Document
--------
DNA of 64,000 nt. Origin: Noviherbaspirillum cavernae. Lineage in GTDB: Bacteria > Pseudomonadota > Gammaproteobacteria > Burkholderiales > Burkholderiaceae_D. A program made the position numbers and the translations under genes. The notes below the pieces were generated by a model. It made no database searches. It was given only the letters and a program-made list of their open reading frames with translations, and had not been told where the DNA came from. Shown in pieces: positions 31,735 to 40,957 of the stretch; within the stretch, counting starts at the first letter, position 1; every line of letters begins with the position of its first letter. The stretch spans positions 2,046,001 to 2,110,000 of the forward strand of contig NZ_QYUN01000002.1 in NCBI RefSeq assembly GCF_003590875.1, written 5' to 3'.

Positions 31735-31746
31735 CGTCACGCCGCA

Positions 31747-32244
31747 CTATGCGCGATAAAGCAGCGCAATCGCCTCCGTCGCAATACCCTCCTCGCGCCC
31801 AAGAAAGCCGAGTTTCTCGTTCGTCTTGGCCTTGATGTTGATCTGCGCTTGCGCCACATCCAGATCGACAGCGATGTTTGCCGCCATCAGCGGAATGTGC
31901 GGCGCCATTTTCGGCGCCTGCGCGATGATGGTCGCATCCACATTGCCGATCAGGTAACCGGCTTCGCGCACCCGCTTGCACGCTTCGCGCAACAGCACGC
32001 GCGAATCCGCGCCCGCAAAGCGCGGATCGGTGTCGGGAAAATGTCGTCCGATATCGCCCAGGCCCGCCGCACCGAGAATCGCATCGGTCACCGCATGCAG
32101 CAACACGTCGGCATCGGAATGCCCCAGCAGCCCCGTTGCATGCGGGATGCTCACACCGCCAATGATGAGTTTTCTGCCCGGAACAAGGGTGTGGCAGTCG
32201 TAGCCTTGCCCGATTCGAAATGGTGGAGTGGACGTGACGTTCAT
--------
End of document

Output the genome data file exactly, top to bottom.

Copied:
DNA of 64,000 nt. Origin: Noviherbaspirillum cavernae. Lineage in GTDB: Bacteria > Pseudomonadota > Gammaproteobacteria > Burkholderiales > Burkholderiaceae_D. A program made the position numbers and the translations under genes. The notes below the pieces were generated by a model. It made no database searches. It was given only the letters and a program-made list of their open reading frames with translations, and had not been told where the DNA came from. Shown in pieces: positions 31,735 to 40,957 of the stretch; within the stretch, counting starts at the first letter, position 1; every line of letters begins with the position of its first letter. The stretch spans positions 2,046,001 to 2,110,000 of the forward strand of contig NZ_QYUN01000002.1 in NCBI RefSeq assembly GCF_003590875.1, written 5' to 3'.

Positions 31735-31746
31735 CGTCACGCCGCA

Positions 31747-32244
31747 CTATGCGCGATAAAGCAGCGCAATCGCCTCCGTCGCAATACCCTCCTCGCGCCC
31801 AAGAAAGCCGAGTTTCTCGTTCGTCTTGGCCTTGATGTTGATCTGCGCTTGCGCCACATCCAGATCGACAGCGATGTTTGCCGCCATCAGCGGAATGTGC
31901 GGCGCCATTTTCGGCGCCTGCGCGATGATGGTCGCATCCACATTGCCGATCAGGTAACCGGCTTCGCGCACCCGCTTGCACGCTTCGCGCAACAGCACGC
32001 GCGAATCCGCGCCCGCAAAGCGCGGATCGGTGTCGGGAAAATGTCGTCCGATATCGCCCAGGCCCGCCGCACCGAGAATCGCATCGGTCACCGCATGCAG
32101 CAACACGTCGGCATCGGAATGCCCCAGCAGCCCCGTTGCATGCGGGATGCTCACACCGCCAATGATGAGTTTTCTGCCCGGAACAAGGGTGTGGCAGTCG
32201 TAGCCTTGCCCGATTCGAAATGGTGGAGTGGACGTGACGTTCAT